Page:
Identifying animal trails in Nuuksio

The spring sun shines warm during the day, but often at night the temperature drop to the frosty side. March is a great time to observe the tracks of the animals as they are more active as the mating season approaches. For two consecutive days, I took short walks in Nuuksio and photographed some of the most common tracks to come.

The main picture shows a swan couple.

Moving in Nuuksio during the winter

I find it wonderful to ski in Nuuksio´s lakes and the surrounding fields. Of course, walking is also possible, as several rather small paths in the Nuuksio National Park area are well trampled, although there is no winter maintenance.

Snowshoeing is a convenient way to go to the forest. Especially in the afternoon, the hard surface of the snowpack may already start sinking, but snowshoes keep the walker on top. If you find a fresh trail, you can follow the trail through the forest and wonder about the routes of the fox, for example.

Identifying animal traces

When identifying traces, you should pay attention to the shape of the trace set and their size. This makes most mammals fairly easily identifiable.

The trace of hares are easy to identify on the snow. The traces are a familiar sight cross fields, icy lakes and in the forest. The traces of a the two hare species are almost impossible to tell from apart, when seen the European hare stays brown all year and the Arctic hare is all white during the winter.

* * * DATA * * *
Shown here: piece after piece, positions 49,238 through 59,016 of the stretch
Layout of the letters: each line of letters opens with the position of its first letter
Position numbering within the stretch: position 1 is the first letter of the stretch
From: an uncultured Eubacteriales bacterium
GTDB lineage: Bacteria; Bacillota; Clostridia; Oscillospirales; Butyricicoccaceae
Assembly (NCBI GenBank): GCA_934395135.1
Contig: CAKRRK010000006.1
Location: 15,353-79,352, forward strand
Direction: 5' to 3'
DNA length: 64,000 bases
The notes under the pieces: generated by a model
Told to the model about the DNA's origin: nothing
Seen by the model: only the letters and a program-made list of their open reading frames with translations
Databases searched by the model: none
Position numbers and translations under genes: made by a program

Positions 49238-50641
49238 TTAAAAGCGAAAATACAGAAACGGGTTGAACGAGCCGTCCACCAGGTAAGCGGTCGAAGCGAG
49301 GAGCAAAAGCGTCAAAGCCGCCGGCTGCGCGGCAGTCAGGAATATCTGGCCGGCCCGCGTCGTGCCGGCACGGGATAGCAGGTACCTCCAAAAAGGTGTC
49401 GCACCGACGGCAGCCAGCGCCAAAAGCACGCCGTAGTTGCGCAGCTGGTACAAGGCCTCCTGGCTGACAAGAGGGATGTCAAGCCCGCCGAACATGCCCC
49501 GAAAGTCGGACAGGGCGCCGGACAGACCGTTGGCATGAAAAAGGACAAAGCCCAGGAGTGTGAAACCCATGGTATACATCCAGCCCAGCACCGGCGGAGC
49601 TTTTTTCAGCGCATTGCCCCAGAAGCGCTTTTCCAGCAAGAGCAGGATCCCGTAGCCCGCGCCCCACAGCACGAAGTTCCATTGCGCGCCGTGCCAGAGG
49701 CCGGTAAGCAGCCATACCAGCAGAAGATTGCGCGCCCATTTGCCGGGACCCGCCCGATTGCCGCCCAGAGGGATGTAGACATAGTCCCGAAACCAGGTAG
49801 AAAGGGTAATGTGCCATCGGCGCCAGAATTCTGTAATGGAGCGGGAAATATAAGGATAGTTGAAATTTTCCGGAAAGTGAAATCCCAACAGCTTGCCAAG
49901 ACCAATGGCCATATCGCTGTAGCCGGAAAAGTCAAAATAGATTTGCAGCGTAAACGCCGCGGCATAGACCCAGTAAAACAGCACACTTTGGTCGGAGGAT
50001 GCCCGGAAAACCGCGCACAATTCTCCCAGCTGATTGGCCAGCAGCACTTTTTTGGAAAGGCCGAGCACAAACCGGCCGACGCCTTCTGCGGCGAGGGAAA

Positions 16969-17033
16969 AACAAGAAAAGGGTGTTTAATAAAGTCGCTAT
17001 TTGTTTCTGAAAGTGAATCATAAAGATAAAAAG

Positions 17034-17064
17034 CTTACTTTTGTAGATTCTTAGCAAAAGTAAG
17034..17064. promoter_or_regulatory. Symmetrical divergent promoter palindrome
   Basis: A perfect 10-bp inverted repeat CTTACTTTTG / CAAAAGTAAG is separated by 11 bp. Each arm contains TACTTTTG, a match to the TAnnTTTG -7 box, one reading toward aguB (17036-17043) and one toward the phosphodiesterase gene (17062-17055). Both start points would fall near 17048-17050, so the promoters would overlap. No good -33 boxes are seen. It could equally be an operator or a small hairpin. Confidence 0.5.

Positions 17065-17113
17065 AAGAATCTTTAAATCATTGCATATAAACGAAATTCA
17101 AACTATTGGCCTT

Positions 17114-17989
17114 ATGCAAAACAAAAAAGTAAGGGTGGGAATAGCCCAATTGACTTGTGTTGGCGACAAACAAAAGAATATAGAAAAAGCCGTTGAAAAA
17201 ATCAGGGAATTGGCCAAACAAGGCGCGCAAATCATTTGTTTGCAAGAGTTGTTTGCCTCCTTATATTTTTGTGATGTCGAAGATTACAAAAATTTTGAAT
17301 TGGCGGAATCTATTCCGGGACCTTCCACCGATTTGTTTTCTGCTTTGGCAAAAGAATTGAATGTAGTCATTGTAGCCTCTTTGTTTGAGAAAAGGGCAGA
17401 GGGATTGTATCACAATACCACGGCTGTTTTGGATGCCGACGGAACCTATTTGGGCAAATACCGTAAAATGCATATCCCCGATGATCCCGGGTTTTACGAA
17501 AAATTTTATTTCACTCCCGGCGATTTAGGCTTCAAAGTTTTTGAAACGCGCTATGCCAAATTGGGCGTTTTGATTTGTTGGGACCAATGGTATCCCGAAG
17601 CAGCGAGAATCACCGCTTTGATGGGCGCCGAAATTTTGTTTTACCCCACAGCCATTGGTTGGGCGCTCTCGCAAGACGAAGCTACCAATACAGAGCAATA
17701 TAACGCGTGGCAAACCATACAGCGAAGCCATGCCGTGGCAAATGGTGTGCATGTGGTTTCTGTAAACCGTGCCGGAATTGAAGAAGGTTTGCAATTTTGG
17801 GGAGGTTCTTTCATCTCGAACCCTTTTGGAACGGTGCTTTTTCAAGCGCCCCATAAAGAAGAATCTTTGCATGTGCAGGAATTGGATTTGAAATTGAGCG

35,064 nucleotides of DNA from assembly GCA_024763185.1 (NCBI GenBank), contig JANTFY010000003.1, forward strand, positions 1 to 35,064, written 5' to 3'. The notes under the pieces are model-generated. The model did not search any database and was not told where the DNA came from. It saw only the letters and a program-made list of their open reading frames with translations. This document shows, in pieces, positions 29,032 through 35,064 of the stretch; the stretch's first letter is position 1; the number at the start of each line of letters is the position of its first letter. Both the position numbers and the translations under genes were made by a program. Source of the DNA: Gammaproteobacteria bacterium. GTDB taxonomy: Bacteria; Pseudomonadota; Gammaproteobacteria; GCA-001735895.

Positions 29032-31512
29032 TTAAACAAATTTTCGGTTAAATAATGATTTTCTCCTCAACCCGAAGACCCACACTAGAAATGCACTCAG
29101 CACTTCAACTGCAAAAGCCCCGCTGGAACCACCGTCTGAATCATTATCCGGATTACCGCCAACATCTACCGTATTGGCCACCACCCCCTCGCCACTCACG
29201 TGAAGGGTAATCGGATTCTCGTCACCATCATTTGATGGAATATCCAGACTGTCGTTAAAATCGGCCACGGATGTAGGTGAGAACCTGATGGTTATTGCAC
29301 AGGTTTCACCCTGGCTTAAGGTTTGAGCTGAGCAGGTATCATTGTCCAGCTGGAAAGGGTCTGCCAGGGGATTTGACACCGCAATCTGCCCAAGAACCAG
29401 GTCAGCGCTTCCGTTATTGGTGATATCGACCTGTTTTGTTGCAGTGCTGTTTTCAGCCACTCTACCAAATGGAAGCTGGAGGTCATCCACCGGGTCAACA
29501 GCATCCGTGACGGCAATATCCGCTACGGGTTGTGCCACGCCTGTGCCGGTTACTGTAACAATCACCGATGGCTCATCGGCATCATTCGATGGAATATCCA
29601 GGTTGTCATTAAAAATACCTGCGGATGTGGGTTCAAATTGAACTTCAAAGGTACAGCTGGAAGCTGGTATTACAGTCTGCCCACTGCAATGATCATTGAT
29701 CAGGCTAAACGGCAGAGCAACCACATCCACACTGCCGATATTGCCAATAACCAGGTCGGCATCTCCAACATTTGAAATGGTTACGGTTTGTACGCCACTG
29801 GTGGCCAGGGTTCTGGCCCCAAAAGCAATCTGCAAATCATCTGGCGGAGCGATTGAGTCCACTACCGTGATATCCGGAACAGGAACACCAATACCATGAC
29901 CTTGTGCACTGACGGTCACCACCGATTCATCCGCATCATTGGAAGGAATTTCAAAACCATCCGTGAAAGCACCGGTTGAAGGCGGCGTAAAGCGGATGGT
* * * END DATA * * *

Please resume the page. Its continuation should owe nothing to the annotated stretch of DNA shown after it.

Another frequently identified trace is the “pearl necklace” of a fox. The pearl-like imprint is due to the fact that the fox mainly moves the trot, so that the hind leg hits exactly behind the forefoot. The diameter of the fox’s paw is 5-7 cm.

The trace of a raccoon dog is very similar to that of a fox. However, the raccoon dog has a slightly smaller foot (about 4-5 cm) and is more oval in shape than a fox. In addition, the pearl necklace left by the raccoon dog is tortuous and often shows traces of tail or hair if the snow is soft.

The third most common scavenger is the squirrel. The trace of a squirrel is very easy to identify, as the trace runs from the root of the tree to the root of another tree. The foot of the hind paw is about 6 cm and the forefoot about half of it.

Below the traces of hare, fox and squirrel.

When moving in the forest, hoof tracks of different sizes are often encountered. The traces resemble each other and the shape makes it difficult to judge which animal it is. Clarity is obtained by measuring the length of the hoof. The length of the roe deer hoof footprint is just around 4 cm. The hoof size of the white-tailed deer varies between 7 and 10 cm. The footprint of an adult moose is the largest, its length is 12-16 cm.

This spring, the badger also seems to have woken up a little early from hibernation and was actively moving. The footprint is fairly easy to identify. The badger has five toes and the trail looks like of a small bear. Badgers usually moves after sunset and preferably stay in the woods.

Last weekend we found traces of a swan couple on the ice of the lake. A better picture of the acceleration traces can be found at the beginning of this post, but the picture below shows the magnificence of the swan’s fin’s foot. Next to the 39 size shoe imprint.

With these tips, you can go a long way in identifying traces. The website, maintained by the Natural Resources Center, has clear pictures and descriptions of the animals, as well as good diagrams of the traces of the various animals.

Below a badger and a swan print in the snow.

– Anna